where:

 
c = a/β1
= 6.86/0.85
= 8.07 in.
de = δs
= 44.81 in.
c/de = 8.07/44.81
= 0.18 < 0.42 OK

Check minimum reinforcement (S5.7.3.3.2)

Unless otherwise specified, at any section of a flexural component, the amount of nonprestressed tensile reinforcement shall be adequate to develop a factored flexural resistance, Mr, at least equal to the lesser of:

1.2Mcr = 1.2frS

where:

 
fr 0.24 times square root f prime sub c.
= 0.24 times square root 3.
= 0.42 ksi (S5.4.2.6)

S = bh2/6
= 4(12)[4(12)]2/6
= 18,432 in3

1.2Mcr = 1.2(0.42)(18,432)/12
= 774.1 k-ft

OR

1.33Mu = 1.33(-2,259.4) =
|-3,005| k-ft

Minimum required section resistance = 774.1 k-ft

Provided section resistance = 2,607 k-ft > 774.1 k-ft OK

Check the flexural reinforcement distribution (S5.7.3.4)

Check the allowable stress, fs

fs, allow = Z/[(dcA)1/3] ≤ 0.6fy      (S5.7.3.4-1)

where:

 
Z = 170 k/in. (moderate exposure conditions are assumed)

dc = 2 + ½(1.128)
= 2.56 in.

A = area having the same centroid as the principal tensile reinforcement and bounded by the surfaces of the cross-section and a straight line parallel to the neutral axis, divided by the number of bars (in2)
= 2dc(cap width)/nbars
= 2(2.56)(48)/14
= 17.6 in2

fs, allow = Z/[(dcA)1/3]
= 170/[2.56(17.6)]1/3
= 47.8 ksi > 0.6(60) = 36 ksi OK, therefore, use fs,allow = 36 ksi

Check the service load applied steel stress, fs, actual

For 3.0 ksi concrete, the modular ratio, n = 9

Assume the stresses and strains vary linearly.

From the load analysis of the bent:
Dead load + live load negative service load moment = -1,572.4 k-ft

The transformed moment of inertia is calculated assuming elastic behavior, i.e., linear stress and strain distribution. In this case, the first moment of area of the transformed steel on the tension side about the neutral axis is assumed equal to that of the concrete in compression.

Assume the neutral axis at a distance "y" from the compression face of the section.

Section width = 48 in.

Transformed steel area = (total steel bar area)(modular ratio) = 14.0(9) = 126 in2

By equating the first moment of area of the transformed steel about that of the concrete, both about the neutral axis:

126(44.81-y) = 48y(y/2)

Solving the equation results in y = 12.9 in.

Itransformed = Atss-y)2 + by3/3
= 126(44.81-12.9)2 + 48(12.9)3/3
= 162,646 in4

Stress in the steel, fs, actual = (Msc/I)n, where M is the moment action on the section.

fs,actual = [|-1,572.4|(12)(31.91)/162,646]9
= 33.3 ksi < fs, allow = 36 ksi OK

Figure showing the pier cross section with the top reinforcement shown. The corresponding strain and stress diagrams are shown. Section width is 4 ft.. Section thickness is 4 ft. Bars are 3.189 inches from the top of the section. Neutral axis is 12.9 inches from the bottom of the section.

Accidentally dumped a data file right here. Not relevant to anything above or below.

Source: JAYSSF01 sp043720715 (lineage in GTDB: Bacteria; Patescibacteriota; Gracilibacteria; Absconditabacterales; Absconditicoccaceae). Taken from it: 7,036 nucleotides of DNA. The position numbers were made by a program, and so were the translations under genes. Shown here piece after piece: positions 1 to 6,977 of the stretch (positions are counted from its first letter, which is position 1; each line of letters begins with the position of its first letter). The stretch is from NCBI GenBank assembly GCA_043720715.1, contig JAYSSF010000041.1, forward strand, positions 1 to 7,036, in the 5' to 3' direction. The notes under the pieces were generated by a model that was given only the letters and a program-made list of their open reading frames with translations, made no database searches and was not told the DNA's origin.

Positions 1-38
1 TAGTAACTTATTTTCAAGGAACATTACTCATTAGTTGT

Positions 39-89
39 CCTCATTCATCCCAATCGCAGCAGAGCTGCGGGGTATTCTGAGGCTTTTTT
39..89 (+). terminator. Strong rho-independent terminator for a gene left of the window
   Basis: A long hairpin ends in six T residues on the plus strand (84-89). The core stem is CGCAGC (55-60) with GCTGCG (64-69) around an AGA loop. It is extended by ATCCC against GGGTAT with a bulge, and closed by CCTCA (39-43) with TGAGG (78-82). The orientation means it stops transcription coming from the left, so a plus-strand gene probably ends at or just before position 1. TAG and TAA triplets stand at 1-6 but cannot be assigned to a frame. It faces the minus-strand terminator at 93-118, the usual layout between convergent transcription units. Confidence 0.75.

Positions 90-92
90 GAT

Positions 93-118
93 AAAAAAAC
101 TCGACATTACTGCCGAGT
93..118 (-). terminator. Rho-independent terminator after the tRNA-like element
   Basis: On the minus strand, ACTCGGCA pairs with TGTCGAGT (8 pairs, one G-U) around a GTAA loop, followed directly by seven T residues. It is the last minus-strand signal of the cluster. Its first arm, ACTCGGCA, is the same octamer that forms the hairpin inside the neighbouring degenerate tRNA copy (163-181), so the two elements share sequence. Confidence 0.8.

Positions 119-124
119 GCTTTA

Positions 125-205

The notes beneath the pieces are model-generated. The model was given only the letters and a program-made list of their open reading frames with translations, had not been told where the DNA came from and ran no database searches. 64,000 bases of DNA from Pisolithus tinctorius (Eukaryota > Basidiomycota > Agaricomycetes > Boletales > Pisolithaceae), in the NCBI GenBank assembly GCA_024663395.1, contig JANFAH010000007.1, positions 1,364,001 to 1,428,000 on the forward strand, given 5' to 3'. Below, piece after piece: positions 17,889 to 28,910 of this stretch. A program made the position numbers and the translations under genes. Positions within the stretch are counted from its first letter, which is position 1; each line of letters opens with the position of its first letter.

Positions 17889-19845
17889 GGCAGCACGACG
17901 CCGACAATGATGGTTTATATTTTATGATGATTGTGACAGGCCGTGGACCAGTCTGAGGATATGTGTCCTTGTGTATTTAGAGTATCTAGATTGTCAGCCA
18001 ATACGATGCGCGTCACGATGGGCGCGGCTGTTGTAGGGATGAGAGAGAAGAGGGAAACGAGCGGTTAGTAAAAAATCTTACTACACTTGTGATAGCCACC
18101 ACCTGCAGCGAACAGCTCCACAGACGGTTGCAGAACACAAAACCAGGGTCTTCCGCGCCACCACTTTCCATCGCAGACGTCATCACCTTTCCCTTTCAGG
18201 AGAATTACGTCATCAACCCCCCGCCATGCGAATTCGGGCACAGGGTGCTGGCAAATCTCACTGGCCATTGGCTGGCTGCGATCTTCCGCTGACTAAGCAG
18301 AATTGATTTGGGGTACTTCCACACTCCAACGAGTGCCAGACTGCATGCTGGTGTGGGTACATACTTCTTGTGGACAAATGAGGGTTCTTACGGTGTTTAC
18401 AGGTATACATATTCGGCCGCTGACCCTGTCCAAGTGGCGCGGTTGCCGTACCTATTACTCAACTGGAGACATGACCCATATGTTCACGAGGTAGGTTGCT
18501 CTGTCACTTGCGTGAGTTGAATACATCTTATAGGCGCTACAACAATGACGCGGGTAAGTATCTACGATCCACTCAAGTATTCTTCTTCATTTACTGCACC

Figure 7.2-5- Crack Control for Negative Reinforcement Under Service Load

Design Step 7.2.2.4 - Check minimum temperature and shrinkage steel (S5.10.8)

Reinforcement for shrinkage and temperature stresses is provided near the surfaces of the concrete exposed to daily temperature changes and in structural mass concrete. Temperature and shrinkage reinforcement is added to ensure that the total reinforcement on exposed surfaces is not less than that specified below.

Using the provisions of S5.10.8.2,

As, min1 = 0.11Ag/fy    (S5.10.8.2-1)

where:

 
Ag = gross area of section (in2)
= [4(12)]2
= 2,304 in2

As, min1 = 0.11(2,304)/60
= 4.2 in2

This area is to be divided between the two faces, i.e., 2.1 in2 per face. Shrinkage and temperature reinforcement must not be spaced farther apart than 3.0 times the component thickness or 18.0 in.

Use 4 #7 bars per face.

As provided = 4(0.6)
= 2.4 in2 > 2.1 in2 OK

Design Step 7.2.2.5 - Skin reinforcement (S5.7.3.4)

If the effective depth, de, of the reinforced concrete member exceeds 3 ft., longitudinal skin reinforcement is uniformly distributed along both side faces of the component for a distance of d/2 nearest the flexural tension reinforcement. The area of skin reinforcement (in2/ft of height) on each side of the face is required to satisfy:

Ask ≥ 0.012(de-30) ≤ (As + Aps)/4     (S5.7.3.4-4)

where:

 
Aps = area of prestressing (in2)

de = flexural depth taken as the distance from the compression face of the centroid of the steel, positive moment region (in.)

Ask = 0.012(44.875-30)
= 0.179 in2/ft ≤ 14.0/4 = 3.5 in2/ft

Required Ask per face = 0.179(4) = 0.72 in2 < 2.4 in2 provided OK

Figure showing the pier cap cross section with all reinforcement shown, including the stirrups. Section width is 48 inches. Section thickness is 48 inches.
Figure 7.2-6 - Cap Cross-Section

Design Step 7.2.2.6 - Maximum shear

From analysis of the bent, the maximum factored shear occurs at 34.96 ft. from the cap end under Strength I limit state: